Can vs. can’t

Over the last couple years, I’ve noticed a very disturbing trend.  It pops up everywhere, from internet forums to blogs and comments, from papers my students write to professional business emails written by people with advanced degrees.  And it makes me want to cry over the future of our language.

It’s the absence of negation.

For example:
“We have helped to plan an exciting day and we can wait to meet and interact with all of the students.”
“I would want to be him when the administration finds out what he did.”
“I’m mad I did go on the trip; it seemed like it was fun.”

From context I usually know what the writers meant to say.  But unlike a missing apostrophe (“Its a fun activity”), or an added one (“shows the additional success’s”), that one little word – not – changes the entire meaning of a sentence. And it’s not as if you need a special trick to remember it (say it aloud not as a contraction; remember how to make words plural).  Hell, people have no problem saying it correctly.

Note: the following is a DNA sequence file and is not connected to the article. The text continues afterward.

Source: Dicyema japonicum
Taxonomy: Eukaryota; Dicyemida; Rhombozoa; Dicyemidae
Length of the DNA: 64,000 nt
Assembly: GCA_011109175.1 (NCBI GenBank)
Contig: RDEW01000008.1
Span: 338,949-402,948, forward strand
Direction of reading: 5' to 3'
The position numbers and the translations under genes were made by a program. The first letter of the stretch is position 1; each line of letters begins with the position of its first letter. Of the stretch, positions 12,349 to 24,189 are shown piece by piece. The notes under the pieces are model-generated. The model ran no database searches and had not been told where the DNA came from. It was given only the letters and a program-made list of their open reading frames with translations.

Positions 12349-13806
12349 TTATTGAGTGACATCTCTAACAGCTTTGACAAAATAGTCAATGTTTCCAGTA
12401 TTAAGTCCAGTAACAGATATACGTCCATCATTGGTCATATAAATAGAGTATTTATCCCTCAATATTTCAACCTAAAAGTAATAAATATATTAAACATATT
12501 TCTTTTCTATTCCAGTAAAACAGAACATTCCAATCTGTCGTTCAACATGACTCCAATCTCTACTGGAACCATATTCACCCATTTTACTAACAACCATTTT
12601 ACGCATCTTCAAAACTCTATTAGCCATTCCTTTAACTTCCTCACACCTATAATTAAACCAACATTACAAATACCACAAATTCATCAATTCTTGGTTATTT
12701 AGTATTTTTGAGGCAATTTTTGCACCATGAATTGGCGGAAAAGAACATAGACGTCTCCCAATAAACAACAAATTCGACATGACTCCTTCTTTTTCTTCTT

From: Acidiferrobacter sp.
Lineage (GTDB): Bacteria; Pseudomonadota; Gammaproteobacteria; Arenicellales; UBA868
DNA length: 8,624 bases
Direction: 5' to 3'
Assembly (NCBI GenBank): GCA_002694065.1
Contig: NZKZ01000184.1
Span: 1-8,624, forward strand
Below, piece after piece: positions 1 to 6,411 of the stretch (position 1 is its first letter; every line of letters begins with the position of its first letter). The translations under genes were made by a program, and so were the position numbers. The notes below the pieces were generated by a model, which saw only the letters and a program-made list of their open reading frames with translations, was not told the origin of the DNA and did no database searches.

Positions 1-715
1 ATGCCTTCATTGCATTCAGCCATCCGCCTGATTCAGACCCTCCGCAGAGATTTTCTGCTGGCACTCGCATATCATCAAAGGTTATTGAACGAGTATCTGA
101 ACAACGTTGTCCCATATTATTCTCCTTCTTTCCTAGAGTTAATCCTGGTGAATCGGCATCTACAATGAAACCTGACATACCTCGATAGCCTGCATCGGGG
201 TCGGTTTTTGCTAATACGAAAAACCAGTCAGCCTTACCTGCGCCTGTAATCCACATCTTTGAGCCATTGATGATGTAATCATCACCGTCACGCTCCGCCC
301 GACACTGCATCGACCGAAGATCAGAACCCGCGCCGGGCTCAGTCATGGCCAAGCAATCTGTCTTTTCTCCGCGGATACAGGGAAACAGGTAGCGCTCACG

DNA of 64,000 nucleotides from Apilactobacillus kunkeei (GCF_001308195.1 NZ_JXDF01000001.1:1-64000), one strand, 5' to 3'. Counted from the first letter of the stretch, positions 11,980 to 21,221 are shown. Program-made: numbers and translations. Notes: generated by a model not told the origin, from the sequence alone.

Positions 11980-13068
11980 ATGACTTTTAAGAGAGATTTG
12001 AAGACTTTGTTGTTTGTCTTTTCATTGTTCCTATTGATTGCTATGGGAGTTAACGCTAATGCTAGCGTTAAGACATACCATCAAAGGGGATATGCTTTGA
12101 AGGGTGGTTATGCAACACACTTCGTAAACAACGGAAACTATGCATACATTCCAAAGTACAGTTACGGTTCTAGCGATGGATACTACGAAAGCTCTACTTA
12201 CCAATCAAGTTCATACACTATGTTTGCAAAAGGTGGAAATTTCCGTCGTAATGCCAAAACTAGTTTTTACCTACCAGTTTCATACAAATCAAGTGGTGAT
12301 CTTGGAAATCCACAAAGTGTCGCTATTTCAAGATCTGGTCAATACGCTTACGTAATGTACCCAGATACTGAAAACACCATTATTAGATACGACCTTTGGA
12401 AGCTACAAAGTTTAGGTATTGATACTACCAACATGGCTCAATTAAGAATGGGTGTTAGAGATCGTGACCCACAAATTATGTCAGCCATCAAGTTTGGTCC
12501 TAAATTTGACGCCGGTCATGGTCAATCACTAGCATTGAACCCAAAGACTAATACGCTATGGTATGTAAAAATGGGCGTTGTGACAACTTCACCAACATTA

So why is it so hard to write?? Have you noticed this happening? What other cringe-worthy grammar and punctuation mistakes do you see frequently?

1 Comment

  1. Not that I am perfect but. . . .There is very little correction of grammar errors in school. And because reading is on the decline in younger groups, errors in their own writing are not “heard.” Texting abreviations are to blame as well. And the classic there for their, is an example plus the misunderstanding of contractions.

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